Procainamide may induce the formation of a circulating immunoglobulin directed against some coagulation factors, which has been associated with deep venous thrombosis. This may induce an elevation in the partial thromboplastin time.

A case of myocarditis without pericarditis and several cases of pericarditis associated with procainamide is reported in association with a lupus-like syndrome.[Ref]

Hematologic

Many of the cases of procainamide-induced agranulocytosis presented with complaints of sore throat, malaise, or fever. Prompt evaluation of the complete blood count and differential cell count is recommended since rare cases of serious infection, and even death, associated with this problem have been reported.

A case of pure red cell aplasia associated with procainamide (the active ingredient contained in Procanbid) and confirmed by rechallenge, has been reported.[Ref]

Hematologic side effects are rare, but may be severe. The overall incidence of blood dyscrasias (1980 to 1992) was 0.0022% (90% of affected patients were receiving Procan SR). "Blood dyscrasia" was defined as any diagnosis of agranulocytosis, granulocytopenia, neutropenia, leukopenia, thrombocytopenia, pancytopenia, bone marrow suppression, or aplastic anemia--regardless of severity. These reversible dyscrasias do not appear to be related to drug levels. Periodic monitoring of the complete blood count and careful attention to even minor signs of infection during procainamide therapy is recommended. In addition, lupus anticoagulants, which are evident in 25% to 35% of patients with systemic lupus erythematosus, have been reported in patients treated with procainamide in the absence of other lupus-like symptoms. The presence of such immunoglobulins can lead to thromboembolic complications.[Ref]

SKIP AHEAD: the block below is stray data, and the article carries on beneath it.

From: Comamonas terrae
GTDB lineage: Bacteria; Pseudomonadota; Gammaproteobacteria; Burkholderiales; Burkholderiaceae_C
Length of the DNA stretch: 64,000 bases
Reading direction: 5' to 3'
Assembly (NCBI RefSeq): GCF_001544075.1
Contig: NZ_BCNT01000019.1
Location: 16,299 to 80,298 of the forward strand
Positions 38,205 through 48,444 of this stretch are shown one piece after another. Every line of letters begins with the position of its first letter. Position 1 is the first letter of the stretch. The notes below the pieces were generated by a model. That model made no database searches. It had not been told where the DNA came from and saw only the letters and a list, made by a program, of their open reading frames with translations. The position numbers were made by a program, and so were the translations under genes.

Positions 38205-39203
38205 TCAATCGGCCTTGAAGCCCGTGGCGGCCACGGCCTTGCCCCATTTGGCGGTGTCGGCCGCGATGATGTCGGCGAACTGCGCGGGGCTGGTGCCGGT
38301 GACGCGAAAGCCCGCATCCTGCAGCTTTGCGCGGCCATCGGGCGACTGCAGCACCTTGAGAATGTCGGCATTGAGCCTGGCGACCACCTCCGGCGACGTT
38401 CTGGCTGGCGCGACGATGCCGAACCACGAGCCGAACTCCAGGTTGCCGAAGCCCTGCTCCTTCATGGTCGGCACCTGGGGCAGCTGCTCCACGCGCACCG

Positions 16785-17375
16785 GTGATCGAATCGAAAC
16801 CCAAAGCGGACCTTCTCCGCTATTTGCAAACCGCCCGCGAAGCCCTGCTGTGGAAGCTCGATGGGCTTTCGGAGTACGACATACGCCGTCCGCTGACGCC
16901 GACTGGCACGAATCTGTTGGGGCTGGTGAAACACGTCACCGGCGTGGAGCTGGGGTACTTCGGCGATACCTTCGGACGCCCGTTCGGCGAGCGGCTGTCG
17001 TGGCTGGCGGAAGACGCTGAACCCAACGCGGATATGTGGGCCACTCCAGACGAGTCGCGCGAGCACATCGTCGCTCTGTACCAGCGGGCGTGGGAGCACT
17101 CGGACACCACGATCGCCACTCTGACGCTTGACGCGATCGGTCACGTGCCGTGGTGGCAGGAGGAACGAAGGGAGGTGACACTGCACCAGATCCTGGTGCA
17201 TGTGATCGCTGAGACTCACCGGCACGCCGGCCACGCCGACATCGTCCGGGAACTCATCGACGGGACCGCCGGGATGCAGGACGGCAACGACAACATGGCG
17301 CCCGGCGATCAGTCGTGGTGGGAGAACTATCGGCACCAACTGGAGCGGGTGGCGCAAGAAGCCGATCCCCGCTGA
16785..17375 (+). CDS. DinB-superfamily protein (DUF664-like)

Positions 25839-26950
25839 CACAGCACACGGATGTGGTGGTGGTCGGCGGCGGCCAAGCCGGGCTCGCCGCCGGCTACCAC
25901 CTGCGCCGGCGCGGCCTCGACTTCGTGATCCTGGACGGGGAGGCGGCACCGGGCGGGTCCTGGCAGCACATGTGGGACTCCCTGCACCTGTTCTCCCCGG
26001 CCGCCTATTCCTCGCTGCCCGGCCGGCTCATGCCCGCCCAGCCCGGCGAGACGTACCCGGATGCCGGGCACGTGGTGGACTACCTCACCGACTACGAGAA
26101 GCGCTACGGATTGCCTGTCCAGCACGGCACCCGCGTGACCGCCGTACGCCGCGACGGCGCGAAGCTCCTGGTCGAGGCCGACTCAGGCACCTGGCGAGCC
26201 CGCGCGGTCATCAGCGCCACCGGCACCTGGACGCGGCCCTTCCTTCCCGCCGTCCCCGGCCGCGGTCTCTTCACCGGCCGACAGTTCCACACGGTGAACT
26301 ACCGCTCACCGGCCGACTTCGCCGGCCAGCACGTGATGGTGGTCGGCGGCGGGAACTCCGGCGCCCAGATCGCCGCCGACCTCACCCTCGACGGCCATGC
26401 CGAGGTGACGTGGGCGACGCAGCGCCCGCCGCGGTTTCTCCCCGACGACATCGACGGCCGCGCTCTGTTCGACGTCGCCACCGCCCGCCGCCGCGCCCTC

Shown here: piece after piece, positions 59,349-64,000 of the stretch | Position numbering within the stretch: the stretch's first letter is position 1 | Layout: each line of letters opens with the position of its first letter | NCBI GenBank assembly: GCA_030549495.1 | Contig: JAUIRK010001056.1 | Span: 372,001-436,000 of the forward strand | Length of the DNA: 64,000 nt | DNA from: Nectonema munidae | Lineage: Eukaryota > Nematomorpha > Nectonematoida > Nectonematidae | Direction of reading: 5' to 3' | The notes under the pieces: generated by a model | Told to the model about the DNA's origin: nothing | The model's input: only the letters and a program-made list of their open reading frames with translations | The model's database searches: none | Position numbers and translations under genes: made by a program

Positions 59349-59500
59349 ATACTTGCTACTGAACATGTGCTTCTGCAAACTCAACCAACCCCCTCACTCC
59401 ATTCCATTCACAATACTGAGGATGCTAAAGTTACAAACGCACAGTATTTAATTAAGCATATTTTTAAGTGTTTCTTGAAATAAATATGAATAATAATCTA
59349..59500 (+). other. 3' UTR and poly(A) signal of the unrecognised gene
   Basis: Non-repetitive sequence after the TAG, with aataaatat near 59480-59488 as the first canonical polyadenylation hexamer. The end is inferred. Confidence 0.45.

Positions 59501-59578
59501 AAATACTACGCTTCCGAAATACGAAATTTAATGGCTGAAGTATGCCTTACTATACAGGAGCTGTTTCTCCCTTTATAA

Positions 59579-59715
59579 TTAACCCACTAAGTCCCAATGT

Hypersensitivity

Hypersensitivity reactions include reports of angioedema, urticarial rash, and pruritus. Such reactions may be more likely in patients with a sulfite sensitivity. Though not proven, procainamide-induced hepatitis is believed to be hypersensitivity-mediated.[Ref]

Immunologic

Immunologic side effects include a lupus-like syndrome. Chronic use of procainamide (the active ingredient contained in Procanbid) may induce production of an antinuclear antibody (ANA) in up to 70% of asymptomatic patients after 6 weeks of therapy. This antibody may be associated with a reversible lupus-like syndrome (myalgias, arthralgias, arthritis, and pulmonary or pericardial serositis) in rare cases. Symptoms appear in only approximately 30% of affected patients. Checking the ANA titer every other month or quarterly is recommended, although many clinicians opt to continue the drug in some patients with a positive ANA titer, taking into account the need for procainamide therapy.[Ref]

The lupus-like syndrome may manifest as arthralgias (most common), fever, chills, myalgias, pericarditis, pleuritis, pleural effusion, hepatomegaly, and hemorrhagic cardiac tamponade. Nephritis and cerebritis are not reported. If periodic monitoring reveals a high antinuclear antibody (ANA) titer, or if the patient develops lupus-like symptoms, reevaluation of the use of procainamide and consideration of aspirin and/or corticosteroid therapy is recommended.